On Meetings and Standups

Meetings are often a test of fortitude. Twirling a pen, doodling, and daydreaming are only a few of the saving distractions from the gnawing boredom. Tuning in and out of a conversation that has little or no impact on you, you scan around the room, questioning why some of the invitees are even here and how others haven’t died of boredom yet. You peck away on your laptop, sending IMs of, “Please kill me” to your colleagues, looking for any chance of comedic reprieve.

Lengthy, unorganized meetings are a chronic problem.

In software development, almost every Agile methodology has adopted something akin to the ‘stand-up’ – a concise meeting of collaborators that has well-defined goals, often to convey project progress. The stand-up was created ┬áin response to the problems of a traditional meeting as it encourages brevity, attentiveness, and personal value for the attendees. Unfortunately, as you may know, even stand-ups fall prey to rambling and derailment.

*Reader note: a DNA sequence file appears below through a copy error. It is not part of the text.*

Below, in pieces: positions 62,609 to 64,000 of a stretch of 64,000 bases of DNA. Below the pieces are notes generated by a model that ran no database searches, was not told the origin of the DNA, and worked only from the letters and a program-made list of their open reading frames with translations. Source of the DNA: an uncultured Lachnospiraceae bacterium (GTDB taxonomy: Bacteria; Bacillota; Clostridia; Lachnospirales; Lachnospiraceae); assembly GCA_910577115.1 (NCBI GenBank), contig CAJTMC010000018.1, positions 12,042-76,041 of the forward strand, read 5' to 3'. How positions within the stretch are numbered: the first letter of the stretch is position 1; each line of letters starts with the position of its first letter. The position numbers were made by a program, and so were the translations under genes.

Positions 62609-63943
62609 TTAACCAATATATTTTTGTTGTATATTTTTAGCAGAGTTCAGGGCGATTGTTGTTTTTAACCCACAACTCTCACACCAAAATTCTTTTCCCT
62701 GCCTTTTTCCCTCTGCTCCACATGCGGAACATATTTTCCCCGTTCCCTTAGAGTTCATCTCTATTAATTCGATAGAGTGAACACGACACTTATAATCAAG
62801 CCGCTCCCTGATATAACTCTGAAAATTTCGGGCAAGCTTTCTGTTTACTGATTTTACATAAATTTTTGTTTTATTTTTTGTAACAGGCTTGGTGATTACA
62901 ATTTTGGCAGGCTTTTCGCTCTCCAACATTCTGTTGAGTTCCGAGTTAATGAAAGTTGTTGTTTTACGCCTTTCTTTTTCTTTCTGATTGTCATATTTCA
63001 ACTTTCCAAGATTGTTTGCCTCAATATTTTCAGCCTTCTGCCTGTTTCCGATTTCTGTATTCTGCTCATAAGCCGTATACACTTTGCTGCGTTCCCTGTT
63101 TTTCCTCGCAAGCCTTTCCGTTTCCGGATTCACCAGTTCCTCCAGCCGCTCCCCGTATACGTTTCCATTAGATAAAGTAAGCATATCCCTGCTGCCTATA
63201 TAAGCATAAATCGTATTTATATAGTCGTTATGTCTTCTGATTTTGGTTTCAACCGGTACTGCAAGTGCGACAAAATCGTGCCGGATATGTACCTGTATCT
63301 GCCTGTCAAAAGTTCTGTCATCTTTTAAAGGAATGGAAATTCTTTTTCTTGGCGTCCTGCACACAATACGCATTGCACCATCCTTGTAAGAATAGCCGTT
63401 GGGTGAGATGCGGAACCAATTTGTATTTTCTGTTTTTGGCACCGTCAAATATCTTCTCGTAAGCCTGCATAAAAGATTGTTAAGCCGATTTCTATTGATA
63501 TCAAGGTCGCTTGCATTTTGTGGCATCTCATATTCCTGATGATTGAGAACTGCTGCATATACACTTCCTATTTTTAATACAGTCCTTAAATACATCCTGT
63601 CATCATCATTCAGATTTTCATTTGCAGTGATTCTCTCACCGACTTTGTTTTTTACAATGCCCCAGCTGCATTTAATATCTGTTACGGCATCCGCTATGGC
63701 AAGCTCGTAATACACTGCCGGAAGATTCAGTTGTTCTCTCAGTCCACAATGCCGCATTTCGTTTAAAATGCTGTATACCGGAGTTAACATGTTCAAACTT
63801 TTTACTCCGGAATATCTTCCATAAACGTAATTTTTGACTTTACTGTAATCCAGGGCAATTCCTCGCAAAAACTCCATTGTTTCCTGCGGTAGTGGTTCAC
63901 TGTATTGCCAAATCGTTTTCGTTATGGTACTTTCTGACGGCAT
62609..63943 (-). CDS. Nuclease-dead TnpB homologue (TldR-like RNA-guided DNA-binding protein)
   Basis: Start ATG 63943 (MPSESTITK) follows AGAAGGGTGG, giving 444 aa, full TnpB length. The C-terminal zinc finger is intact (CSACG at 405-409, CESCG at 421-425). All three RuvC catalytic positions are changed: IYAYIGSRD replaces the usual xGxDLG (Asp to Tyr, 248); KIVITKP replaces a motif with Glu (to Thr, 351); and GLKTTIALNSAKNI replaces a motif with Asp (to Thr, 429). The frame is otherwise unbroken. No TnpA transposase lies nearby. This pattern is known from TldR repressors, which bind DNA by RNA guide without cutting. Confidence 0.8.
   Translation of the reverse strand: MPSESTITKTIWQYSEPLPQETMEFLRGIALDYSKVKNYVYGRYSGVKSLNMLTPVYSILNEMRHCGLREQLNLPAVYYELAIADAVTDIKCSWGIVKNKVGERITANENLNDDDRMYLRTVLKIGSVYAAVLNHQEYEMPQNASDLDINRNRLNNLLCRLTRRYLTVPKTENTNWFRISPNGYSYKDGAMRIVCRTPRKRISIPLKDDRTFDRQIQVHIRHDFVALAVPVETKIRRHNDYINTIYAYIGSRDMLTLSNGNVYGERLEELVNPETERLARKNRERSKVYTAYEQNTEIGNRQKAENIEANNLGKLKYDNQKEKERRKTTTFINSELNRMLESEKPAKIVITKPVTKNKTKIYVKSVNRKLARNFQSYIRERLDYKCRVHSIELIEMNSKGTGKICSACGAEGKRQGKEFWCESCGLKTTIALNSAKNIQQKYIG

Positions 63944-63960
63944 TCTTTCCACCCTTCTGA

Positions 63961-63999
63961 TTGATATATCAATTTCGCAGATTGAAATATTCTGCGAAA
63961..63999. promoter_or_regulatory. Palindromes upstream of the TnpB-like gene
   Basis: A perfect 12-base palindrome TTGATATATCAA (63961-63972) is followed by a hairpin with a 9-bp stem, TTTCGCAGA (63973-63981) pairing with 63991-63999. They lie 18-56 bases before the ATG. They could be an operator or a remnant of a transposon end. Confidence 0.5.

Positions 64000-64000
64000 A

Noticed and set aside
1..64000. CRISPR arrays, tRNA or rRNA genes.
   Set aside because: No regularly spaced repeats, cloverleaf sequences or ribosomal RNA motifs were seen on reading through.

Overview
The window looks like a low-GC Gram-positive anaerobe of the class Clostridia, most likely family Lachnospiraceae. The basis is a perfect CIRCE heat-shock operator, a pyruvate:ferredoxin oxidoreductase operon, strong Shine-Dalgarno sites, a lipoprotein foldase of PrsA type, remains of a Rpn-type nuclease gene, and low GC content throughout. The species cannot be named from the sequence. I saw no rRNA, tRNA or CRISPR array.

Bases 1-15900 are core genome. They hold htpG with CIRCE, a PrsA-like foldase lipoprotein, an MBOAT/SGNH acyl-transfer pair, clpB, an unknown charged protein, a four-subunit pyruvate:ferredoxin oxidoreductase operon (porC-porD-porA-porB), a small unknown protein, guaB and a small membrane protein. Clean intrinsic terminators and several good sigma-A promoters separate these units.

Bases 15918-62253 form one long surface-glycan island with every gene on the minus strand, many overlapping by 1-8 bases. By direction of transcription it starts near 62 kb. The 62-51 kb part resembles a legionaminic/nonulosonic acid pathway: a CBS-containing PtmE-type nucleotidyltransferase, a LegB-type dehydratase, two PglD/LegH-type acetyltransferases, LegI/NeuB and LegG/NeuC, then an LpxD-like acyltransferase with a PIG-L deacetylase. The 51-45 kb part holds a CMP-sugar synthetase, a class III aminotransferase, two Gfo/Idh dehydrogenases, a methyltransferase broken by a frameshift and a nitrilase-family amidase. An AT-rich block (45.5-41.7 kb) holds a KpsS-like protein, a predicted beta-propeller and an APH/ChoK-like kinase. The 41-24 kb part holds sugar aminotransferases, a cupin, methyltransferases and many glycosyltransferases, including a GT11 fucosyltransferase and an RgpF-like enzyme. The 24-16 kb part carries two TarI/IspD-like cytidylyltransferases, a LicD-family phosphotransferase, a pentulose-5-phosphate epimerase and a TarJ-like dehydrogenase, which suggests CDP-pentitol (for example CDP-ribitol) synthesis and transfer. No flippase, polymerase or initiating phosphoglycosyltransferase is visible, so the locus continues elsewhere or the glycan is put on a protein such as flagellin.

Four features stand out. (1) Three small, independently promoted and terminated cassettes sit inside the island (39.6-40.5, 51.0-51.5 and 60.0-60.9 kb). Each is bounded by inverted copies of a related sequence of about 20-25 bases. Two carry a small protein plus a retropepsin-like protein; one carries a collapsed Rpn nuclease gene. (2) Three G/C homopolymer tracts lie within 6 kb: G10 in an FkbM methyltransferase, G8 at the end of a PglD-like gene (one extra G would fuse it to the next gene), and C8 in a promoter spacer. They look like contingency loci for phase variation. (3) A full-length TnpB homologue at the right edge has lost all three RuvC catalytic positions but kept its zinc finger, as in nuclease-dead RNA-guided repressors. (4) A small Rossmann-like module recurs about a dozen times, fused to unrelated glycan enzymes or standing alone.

If you are an organizer, there is a solution to maintain meeting efficacy: imagine that you are personally paying all attendees by the hour. With this mindset, the following becomes natural:

  • Invitations only go out to the necessary parties
  • Targeted goals and a set agenda
  • You become a more active leader, forcing distracting conversation to be curbed for when it is not ‘on the clock’
  • Meeting length time shortens as productivity ROI increases

If you imagine that everyone in the room is making $50/hour, wasted time in meetings quickly becomes expensive. I often see this perspective maintained and enforced the best by current or former small business owners, since the cost of time to them is very real. Conversely, it is easy to lose perspective when working in a larger organization.

By establishing a reputation of having short, highly-effective meetings, your colleagues will no longer disdain going into a meeting nor will they be caught daydreaming in the middle of one.